Defenders of the Earth animated series (1986–1987) 
Ming served as the principal adversary in the 1980s Marvel animated series Defenders of the Earth, fighting against other King Features characters such as The Phantom, Mandrake the Magician, Lothar, and of course Flash Gordon. In the opening episode, Ming successfully captures Dale Arden Gordon and her son Rick, and tears Dale's mind from her body, prompting a vengeful Flash to pursue him back to Earth to avenge her and prevent Ming from enslaving his world. Ming's base on Earth is in the depths of Antarctica and is called Ice Station Earth; his allies in this series are Garax, leader of the "Men of Frost", Ming's army of Ice Men, and Octon, a large tentacled battle computer.
This version of Ming also includes a son rather than a daughter at his side, Prince Kro-Tan; unlike Aura, he holds no love for any of the Defenders and considers both them and his father hindrances to his enslavement of the galaxy. Kro-Tan comes the closest to defeating his father in a five-part story where he successfully entraps Ming and takes over his forces, before Ming is released by the Defenders and takes his vengeance. Ming has two carrier spacecraft in this series, one of which is his "Throne Room", his main vessel, which could launch itself from the Arctic Ocean. Ming is also portrayed as having green skin and pointed ears.
Flash Gordon animated series (1996) 
In the 1996 animated series, Ming looks even more reptilian: he is a green, pointy-eared, sharp-toothed scaly alien, which cause the heroes to call him a "lizard". (Meanwhile, Aura has green skin, but is otherwise perfectly human.) In this version, Ming is more humane and even comical at times.
Flash Gordon television series (2007–2008)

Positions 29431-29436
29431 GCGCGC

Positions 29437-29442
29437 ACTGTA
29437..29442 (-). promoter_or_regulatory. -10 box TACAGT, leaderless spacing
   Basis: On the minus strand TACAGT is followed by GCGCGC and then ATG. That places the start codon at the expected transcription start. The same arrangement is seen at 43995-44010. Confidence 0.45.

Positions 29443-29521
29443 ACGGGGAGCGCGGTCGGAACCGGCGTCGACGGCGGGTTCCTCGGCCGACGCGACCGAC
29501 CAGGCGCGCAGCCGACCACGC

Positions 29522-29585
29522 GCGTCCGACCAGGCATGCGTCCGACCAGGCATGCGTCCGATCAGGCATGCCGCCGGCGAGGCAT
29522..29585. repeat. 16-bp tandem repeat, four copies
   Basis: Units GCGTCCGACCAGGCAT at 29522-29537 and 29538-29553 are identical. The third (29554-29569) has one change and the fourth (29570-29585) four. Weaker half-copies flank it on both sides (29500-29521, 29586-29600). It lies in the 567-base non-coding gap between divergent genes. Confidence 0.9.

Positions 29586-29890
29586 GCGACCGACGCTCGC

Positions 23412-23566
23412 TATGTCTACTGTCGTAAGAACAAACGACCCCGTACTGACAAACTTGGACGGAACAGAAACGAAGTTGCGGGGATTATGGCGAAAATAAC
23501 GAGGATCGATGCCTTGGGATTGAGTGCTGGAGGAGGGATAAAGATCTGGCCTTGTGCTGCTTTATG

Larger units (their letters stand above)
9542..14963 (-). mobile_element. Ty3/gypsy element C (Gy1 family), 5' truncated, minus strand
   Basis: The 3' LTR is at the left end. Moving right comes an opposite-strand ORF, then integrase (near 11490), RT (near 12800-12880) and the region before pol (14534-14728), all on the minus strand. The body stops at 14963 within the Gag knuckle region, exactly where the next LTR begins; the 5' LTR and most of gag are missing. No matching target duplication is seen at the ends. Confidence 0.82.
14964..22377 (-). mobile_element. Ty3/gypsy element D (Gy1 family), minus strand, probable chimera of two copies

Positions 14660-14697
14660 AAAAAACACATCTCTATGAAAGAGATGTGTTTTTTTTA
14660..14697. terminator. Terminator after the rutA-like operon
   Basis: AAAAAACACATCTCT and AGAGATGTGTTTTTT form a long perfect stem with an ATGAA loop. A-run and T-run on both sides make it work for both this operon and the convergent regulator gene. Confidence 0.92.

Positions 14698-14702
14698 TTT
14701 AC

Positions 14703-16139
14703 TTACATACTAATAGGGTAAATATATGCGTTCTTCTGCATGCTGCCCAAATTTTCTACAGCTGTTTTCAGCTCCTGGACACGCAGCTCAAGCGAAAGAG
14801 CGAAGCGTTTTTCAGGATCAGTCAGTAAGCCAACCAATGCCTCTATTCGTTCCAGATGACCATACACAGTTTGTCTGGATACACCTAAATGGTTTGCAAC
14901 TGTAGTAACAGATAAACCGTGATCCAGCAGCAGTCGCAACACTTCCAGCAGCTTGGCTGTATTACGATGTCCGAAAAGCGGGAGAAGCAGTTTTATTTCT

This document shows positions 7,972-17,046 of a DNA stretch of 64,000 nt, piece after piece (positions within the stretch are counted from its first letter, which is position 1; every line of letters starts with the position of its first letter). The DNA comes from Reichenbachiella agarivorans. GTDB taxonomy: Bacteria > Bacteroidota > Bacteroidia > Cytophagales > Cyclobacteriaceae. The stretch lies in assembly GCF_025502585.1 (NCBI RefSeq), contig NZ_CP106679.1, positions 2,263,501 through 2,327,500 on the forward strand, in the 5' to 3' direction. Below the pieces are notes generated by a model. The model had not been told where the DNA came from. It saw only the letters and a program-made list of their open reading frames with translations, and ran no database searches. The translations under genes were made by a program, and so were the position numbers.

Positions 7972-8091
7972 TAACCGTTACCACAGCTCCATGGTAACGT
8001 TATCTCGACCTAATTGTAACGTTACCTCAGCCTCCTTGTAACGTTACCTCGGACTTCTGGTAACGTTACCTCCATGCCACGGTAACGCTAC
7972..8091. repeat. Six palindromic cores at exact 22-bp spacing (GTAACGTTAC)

In the 2007 Sci Fi Channel television series, Ming is portrayed by John Ralston as a clean shaven blond caucasian, presumably to distance the series from the significant aspect of racism inherent in earlier versions of the character. Executive producer David Hume has said that this interpretation of the character is modeled after Saddam Hussein.
This version of Ming the Merciless is a media-savvy tyrant, who controls the planet through his monopoly on the production of clean water. He uses this control to extort wealth and obedience from the populace. He dresses in a quasi-military garb and seems to have some sort of militaristic position in addition to his role as a Water Baron and emperor.
Although as evil as ever, Ming is known as and addressed as "Benevolent Father". However, his people call him Ming the Merciless, because of his harsh and often brutal leadership. Ming was also known as Ming the Merciless during his military career and rise to power. He justifies everything he does as maintaining order and preventing a return to the chaos that occurred before he took power.
Ming is known to keep a large harem of willing and unwilling women that serve his needs. Princess Aura has said he treats them very well, but it is implied that she is biased. Those who attempt to escape his harem are sold as sex slaves to others as punishment.